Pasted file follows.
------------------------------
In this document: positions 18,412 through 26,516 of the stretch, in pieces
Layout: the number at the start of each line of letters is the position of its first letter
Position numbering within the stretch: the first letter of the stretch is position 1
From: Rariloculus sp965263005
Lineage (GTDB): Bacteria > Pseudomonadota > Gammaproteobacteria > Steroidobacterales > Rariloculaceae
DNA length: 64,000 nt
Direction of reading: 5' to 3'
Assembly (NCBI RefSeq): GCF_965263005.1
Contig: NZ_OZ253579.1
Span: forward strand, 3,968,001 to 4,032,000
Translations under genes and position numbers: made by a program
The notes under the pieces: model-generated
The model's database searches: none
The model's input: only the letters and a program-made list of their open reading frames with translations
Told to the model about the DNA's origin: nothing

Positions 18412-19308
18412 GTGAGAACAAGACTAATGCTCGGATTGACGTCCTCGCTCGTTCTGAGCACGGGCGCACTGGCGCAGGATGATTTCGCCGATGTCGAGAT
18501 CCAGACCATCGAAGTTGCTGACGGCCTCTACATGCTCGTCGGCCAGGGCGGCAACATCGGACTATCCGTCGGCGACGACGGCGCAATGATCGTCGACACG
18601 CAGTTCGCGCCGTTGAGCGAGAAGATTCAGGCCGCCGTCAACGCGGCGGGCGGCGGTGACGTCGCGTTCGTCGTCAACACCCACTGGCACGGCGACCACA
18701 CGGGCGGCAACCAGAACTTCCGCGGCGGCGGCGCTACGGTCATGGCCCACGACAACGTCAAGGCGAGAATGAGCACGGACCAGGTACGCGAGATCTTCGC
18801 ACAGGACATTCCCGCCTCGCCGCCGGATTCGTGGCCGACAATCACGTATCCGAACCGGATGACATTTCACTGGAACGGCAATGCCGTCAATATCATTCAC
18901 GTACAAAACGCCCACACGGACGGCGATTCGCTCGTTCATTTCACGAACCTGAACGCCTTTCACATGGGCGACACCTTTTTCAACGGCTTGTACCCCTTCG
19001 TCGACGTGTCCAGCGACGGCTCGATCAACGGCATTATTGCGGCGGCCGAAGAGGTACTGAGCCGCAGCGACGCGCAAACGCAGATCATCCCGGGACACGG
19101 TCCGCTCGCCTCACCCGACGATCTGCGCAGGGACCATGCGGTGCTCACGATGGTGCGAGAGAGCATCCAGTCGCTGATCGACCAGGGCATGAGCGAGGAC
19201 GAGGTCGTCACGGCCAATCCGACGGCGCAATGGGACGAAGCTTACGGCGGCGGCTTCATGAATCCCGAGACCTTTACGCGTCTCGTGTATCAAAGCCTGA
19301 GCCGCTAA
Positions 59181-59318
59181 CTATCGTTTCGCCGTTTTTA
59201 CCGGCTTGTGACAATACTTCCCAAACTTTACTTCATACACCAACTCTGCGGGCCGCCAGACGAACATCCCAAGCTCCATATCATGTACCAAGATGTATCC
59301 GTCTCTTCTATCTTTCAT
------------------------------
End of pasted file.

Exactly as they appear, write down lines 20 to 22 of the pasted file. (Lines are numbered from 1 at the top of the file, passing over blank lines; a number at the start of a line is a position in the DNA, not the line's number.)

18701 CGGGCGGCAACCAGAACTTCCGCGGCGGCGGCGCTACGGTCATGGCCCACGACAACGTCAAGGCGAGAATGAGCACGGACCAGGTACGCGAGATCTTCGC
18801 ACAGGACATTCCCGCCTCGCCGCCGGATTCGTGGCCGACAATCACGTATCCGAACCGGATGACATTTCACTGGAACGGCAATGCCGTCAATATCATTCAC
18901 GTACAAAACGCCCACACGGACGGCGATTCGCTCGTTCATTTCACGAACCTGAACGCCTTTCACATGGGCGACACCTTTTTCAACGGCTTGTACCCCTTCG